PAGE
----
|Ali Abdul-Karim Ali, right, Syria’s first ambassador to Lebanon, met Fawzi Saloukh, Lebanon’s foreign minister, in May after both countries opened embassies in each other’s capital cities [EPA]|
It is difficult to pinpoint exactly when the discourse about Syria and Syrian-Lebanese relations became simplistic to the point of ridicule, given that sweeping statements had been the norm even before the assassination of Rafiq al-Hariri, Lebanon’s former prime minister, in February 2005.
After the United Nations Security Council resolution 1559 was passed in September 2004 – putting Syria in breach of international law for the first time with its stipulation that all foreign forces leave Lebanon – the rhetoric began to reflect the extremes of two main camps vying for influence over Lebanon.
On one side, sits the anti-Syrian March 14 faction that currently holds the majority of parliamentary seats. March 14 shares the ‘values’ of a post-9/11 world which the administration of George Bush, then US president, allegedly espoused.
On the other side, lies the pro-Syrian, Hezbollah-led March 8 camp who have put themselves on the political map by refusing to renounce armed resistance to Israeli aggression.
Both factions decried foreign interference in Lebanese affairs and accused their political opponents of failing to put Lebanon first.
In fact, both were right to lament the other’s reliance on support from foreign powers, which made their respective slogans about freedom, independence and sovereignty sound equally moot.
The supporters of the Cedar Revolution, the March 14 camp, hastily rebranded their campaign when it became clear their former slogan – “Independence Intifada” – inadvertently echoed the original intifada in the occupied Palestinian territories, which was deemed to be not so cool.
In contrast, the March 8 group was mostly unchoreographed and unscripted, and its insistence on thanking Syria for its long role in Lebanon, as Syrian forces finalised their withdrawal, was considered pure provocation.
The jury is still out about the definitive version of Syria’s role in Lebanon. Even with the lack of historical perspective and with official Syrian admissions that mistakes were made, it is impossible to take at face value the unending supply of stories, rumours and deductions about alleged Syrian crimes.
Indeed, March 14 forces have automatically attributed each and every criminal incident, every assassination and every bomb to Syria, or lately to its allies within Lebanon.
They claim pro-Syrian factions want to terrorise Lebanon into submitting to supposed Syrian objectives while derailing national reconciliation negotiations.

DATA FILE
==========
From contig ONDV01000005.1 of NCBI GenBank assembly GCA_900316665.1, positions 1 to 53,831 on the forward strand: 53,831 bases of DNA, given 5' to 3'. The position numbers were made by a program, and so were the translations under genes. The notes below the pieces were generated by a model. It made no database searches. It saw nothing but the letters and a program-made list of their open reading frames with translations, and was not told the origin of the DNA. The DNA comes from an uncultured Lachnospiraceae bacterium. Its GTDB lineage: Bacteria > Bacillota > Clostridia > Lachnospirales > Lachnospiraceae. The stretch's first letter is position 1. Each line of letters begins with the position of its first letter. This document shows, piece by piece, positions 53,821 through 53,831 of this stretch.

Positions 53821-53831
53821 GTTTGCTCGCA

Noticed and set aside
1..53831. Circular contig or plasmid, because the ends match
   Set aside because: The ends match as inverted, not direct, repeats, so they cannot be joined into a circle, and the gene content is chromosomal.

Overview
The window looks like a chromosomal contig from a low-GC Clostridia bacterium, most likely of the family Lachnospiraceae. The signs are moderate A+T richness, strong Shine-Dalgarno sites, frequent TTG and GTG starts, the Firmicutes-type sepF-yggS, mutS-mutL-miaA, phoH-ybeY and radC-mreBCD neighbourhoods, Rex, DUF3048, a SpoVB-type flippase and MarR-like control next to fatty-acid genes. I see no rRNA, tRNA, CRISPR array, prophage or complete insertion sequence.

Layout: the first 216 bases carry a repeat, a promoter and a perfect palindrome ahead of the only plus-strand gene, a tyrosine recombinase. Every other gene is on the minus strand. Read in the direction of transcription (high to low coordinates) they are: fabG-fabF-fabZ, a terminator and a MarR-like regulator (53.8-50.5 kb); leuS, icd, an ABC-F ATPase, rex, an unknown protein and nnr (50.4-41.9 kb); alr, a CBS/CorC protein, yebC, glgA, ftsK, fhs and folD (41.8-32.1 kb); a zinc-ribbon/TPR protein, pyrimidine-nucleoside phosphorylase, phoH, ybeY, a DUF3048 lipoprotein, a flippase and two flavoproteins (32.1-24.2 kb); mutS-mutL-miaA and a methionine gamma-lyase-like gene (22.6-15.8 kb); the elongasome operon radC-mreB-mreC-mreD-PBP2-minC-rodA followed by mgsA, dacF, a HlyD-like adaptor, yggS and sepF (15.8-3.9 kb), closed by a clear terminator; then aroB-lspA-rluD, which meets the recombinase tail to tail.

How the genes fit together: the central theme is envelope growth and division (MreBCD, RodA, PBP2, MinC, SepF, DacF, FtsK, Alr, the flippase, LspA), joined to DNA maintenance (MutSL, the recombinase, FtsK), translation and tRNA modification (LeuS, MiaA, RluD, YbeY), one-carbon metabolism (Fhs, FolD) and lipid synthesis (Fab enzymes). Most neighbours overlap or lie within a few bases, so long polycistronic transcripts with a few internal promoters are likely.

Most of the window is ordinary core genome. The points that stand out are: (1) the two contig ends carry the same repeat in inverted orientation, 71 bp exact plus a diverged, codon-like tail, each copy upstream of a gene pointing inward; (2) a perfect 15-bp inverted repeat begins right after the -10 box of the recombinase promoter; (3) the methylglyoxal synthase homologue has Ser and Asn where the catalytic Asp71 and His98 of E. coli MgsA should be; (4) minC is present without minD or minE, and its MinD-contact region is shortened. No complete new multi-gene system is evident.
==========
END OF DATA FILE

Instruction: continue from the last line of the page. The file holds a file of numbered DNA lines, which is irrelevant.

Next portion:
Even the lamentable events which led to the Lebanese army’s destruction of the Palestinian refugee camp of Nahr al-Bared were blamed on Syria.
|Both opposing factions accuse the other of failing to put Lebanon first [GALLO/GETTY]|
If it were not for Syria, apparently, the Lebanese would be living in a unique, crime-free, honest, morally-driven and ethical democracy, convening national dialogue on every issue and agreeing to disagree while maintaining fluidity in their state affairs and government plans.
Allegations about multiple Syrian crimes without providing proof have been a continuous feature of the March 14 faction’s commentary on Syrian intentions with regard to Lebanon.
Influence in Lebanon is both a means to an end and an end in itself, Syria’s critics say, and proven culpability for the assassination of al-Hariri would seriously hinder this objective.
With each alleged criminal action, goes the March 14 tale, Syria is attempting to jeopardise the work of the tribunal investigating the al-Hariri assassination and blackmail Lebanon into taking Damascus’s side.
The shock was understandable, therefore, when after years spent languishing in jail without even being charged, the four Lebanese generals who were the only designated suspects were released mere weeks before the parliamentary election on June 7.
In a process which Syria condemned as politicised from the start, it was ruled there was insufficient evidence to try the generals.
Despite this, there seems to be little wish to tone down the rhetoric.
No sooner had the generals come out of jail than an article appeared in a German weekly claiming that it was Hezbollah, after all, which organised the al-Hariri assassination. Or so said the mysterious “sources” quoted.
Many observers consider this accusation to be merely a renewed attempt to influence the outcome of the parliamentary election.
Of much bigger importance is the issue of Lebanese military officials spying for Israel which is, of course, a Pandora’s box whose lid is only beginning to open with the arrest of a colonel who has admitted the charges.
Amid the crescendo of accusations about Syria and its allies, Israel remains the biggest threat to Lebanon. The savage Israeli war on Lebanon in July 2006 sent droves of Lebanese refugees across the Syrian border, where they were welcomed with open arms and homes.